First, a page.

• 9
    Say, hypothetically, that the substance put into the drink were 100% inert, e.g. if it were a placebo pill, that didn't cause any physical harm to the teacher. Still, the teacher seems to have a legitimate basis to fear for their health, which would imply.. what? I mean, would that still constitute something like intimidation?
    – Nat
    Commented Nov 6, 2018 at 14:30
  • 3
    Regarding being a "harmful or noxious substance"; even herbal supplements can still be harmful. In addition to potential interactions with other medications the person may be taking, if the person is already suffering hypotension (low blood pressure), an herbal supplement that further lowers their blood pressure could lower it to dangerous levels.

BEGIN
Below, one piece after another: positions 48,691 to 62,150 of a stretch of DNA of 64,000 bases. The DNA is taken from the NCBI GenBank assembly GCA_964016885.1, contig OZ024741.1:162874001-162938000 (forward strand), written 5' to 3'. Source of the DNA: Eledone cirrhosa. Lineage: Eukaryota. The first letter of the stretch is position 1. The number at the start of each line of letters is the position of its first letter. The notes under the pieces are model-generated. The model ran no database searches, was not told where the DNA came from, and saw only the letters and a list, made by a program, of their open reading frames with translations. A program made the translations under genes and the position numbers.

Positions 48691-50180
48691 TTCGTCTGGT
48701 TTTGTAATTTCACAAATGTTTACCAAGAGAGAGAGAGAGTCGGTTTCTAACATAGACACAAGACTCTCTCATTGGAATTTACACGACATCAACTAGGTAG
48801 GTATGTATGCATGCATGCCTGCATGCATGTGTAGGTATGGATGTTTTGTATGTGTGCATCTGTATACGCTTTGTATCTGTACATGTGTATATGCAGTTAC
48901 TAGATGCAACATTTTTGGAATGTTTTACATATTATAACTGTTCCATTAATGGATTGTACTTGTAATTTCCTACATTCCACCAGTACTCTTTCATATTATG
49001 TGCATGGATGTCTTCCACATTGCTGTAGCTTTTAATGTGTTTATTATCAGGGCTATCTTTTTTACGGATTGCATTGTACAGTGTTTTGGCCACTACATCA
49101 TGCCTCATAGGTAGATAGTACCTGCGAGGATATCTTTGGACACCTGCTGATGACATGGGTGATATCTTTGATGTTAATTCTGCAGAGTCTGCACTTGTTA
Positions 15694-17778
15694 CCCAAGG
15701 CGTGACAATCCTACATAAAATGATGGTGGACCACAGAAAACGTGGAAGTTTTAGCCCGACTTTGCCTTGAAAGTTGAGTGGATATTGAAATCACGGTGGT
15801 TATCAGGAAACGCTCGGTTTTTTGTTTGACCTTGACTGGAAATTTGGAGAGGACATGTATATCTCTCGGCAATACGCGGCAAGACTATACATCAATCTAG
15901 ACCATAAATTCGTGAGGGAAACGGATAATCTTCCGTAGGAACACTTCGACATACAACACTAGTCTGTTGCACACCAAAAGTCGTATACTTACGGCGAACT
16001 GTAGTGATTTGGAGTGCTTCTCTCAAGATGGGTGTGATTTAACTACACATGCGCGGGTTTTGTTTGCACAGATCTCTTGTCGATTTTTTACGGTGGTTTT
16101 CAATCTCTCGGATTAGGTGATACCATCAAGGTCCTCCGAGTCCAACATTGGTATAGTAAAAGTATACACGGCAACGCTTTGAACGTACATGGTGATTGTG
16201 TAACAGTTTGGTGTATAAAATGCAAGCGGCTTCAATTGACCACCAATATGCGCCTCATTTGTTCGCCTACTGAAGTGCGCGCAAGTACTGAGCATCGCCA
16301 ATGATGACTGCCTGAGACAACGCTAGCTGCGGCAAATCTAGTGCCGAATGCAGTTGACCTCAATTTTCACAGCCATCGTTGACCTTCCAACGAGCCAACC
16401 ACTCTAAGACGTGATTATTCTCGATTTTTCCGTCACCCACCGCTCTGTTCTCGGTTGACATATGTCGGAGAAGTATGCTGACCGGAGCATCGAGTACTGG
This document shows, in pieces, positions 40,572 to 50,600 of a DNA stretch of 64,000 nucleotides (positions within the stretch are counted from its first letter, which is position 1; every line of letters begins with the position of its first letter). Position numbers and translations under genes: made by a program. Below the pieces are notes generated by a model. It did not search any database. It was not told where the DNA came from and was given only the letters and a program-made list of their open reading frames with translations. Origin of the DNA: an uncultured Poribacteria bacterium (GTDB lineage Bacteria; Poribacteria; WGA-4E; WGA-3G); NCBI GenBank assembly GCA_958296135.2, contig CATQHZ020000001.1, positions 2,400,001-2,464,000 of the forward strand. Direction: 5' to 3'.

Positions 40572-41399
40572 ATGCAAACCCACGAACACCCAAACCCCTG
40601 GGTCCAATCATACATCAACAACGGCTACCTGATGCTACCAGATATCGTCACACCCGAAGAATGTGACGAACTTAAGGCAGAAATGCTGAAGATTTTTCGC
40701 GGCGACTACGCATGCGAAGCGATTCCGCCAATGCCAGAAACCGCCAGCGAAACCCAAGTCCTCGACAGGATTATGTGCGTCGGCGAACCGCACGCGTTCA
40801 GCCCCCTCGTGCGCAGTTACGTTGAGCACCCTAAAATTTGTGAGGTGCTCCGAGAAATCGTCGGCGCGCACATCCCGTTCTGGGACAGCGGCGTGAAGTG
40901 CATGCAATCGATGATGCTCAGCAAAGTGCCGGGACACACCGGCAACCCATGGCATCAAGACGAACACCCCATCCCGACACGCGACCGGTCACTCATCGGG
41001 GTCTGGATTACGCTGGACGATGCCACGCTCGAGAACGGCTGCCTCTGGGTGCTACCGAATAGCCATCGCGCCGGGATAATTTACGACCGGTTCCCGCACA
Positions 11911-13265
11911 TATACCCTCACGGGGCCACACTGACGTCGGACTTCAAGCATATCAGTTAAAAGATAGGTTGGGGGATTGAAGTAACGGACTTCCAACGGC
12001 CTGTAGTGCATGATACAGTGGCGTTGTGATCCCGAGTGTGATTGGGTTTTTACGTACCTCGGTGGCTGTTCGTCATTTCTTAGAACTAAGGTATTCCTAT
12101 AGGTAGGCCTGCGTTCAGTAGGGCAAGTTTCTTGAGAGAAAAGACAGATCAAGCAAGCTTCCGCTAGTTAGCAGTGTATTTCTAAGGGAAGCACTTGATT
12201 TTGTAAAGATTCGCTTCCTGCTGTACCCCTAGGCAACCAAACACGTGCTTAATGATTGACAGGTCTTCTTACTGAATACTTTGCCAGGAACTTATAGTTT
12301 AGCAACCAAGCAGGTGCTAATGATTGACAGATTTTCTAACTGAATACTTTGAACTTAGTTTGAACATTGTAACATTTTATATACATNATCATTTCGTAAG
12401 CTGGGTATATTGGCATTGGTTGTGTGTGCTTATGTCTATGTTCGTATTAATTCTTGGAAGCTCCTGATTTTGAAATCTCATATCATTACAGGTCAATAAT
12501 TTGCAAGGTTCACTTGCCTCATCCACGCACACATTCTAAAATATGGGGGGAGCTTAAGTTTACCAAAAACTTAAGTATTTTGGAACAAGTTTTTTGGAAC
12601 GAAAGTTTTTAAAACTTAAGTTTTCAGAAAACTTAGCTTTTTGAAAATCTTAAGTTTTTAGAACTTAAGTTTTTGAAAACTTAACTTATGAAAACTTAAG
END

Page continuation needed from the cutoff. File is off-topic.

– Doktor J
    Commented Nov 8, 2018 at 22:33
  • 5
    Coming from a medical perspective, products marketed as herbal viagra are often more dangerous than sildenafil that is FDA approved, physician prescribed, and dispensed by a legitimate pharmacy. There are multiple case reports of harm. Some products marketed as herbal or natural are innocuous, but the only thing you can say for certain is that there is less oversight.
    – De Novo
    Commented Nov 8, 2018 at 23:44
  • 56
    Herbal does not mean safe. It means it is made from plants. You can easily kill someone using the right plants.
    – Nelson
    Commented Nov 9, 2018 at 11:23

I told the school resource officer that I wanted to file charges against her and he said all she'll get is a "citation" because it isn't actually "criminal".